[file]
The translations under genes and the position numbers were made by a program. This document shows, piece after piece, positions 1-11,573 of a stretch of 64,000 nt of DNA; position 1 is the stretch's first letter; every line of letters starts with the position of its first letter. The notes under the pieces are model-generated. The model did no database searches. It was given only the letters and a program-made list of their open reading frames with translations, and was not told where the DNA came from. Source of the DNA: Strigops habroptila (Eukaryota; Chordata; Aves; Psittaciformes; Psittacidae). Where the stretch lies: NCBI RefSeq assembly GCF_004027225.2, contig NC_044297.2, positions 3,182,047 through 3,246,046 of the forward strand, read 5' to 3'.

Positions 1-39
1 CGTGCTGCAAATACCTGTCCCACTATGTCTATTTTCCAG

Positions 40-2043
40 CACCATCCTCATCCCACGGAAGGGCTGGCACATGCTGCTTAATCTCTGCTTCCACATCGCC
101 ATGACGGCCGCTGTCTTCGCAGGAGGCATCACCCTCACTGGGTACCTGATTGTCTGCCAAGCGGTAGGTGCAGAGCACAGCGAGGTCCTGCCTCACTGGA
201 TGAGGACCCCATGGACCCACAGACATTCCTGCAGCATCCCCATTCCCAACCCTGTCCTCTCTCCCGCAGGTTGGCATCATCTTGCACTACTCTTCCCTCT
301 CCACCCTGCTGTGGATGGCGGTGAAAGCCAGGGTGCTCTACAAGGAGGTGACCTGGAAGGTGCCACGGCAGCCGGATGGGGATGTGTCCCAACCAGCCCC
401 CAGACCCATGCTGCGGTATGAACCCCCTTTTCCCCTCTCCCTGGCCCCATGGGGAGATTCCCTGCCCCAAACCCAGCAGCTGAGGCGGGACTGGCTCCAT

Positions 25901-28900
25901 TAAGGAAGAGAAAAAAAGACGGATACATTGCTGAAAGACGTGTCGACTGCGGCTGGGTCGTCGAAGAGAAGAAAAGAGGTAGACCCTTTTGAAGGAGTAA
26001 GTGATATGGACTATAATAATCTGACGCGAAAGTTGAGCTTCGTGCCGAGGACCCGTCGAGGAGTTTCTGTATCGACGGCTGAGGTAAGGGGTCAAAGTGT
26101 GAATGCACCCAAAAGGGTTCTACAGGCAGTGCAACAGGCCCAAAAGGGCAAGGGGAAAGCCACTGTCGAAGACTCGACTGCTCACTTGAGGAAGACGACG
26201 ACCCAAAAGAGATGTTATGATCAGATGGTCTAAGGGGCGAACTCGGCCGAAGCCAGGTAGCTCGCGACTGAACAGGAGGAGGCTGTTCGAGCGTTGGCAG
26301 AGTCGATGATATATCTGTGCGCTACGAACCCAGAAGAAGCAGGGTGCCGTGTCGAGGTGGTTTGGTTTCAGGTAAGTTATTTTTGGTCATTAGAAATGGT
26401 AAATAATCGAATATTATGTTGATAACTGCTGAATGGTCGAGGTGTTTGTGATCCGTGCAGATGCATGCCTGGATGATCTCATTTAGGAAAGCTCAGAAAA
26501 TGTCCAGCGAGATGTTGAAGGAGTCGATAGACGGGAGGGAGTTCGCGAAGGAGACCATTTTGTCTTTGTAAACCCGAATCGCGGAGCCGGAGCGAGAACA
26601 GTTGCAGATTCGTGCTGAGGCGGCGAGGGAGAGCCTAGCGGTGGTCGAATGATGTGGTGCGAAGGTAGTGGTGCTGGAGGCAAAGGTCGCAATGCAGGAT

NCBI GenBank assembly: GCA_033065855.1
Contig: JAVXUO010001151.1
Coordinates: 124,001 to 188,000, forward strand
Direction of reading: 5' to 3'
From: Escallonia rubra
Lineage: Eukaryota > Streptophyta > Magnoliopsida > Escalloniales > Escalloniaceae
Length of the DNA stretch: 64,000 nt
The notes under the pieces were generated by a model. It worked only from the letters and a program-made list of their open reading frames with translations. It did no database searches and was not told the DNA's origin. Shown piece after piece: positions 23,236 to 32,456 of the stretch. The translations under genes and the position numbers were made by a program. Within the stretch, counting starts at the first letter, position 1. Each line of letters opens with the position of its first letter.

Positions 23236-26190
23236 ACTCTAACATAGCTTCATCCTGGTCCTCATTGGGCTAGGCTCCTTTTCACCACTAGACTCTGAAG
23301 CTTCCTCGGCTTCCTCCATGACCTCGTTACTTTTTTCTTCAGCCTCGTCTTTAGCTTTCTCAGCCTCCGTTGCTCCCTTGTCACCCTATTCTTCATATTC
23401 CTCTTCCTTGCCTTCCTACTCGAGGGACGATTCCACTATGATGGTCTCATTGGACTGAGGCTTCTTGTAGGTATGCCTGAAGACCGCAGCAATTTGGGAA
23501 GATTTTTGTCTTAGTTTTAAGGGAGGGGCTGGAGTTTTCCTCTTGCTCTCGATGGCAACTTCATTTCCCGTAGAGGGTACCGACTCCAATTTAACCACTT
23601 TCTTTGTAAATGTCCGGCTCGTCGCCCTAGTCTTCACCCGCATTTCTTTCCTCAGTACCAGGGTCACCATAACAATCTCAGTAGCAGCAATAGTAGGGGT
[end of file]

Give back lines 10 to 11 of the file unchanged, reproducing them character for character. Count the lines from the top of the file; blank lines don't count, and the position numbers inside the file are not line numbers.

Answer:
Positions 25901-28900
25901 TAAGGAAGAGAAAAAAAGACGGATACATTGCTGAAAGACGTGTCGACTGCGGCTGGGTCGTCGAAGAGAAGAAAAGAGGTAGACCCTTTTGAAGGAGTAA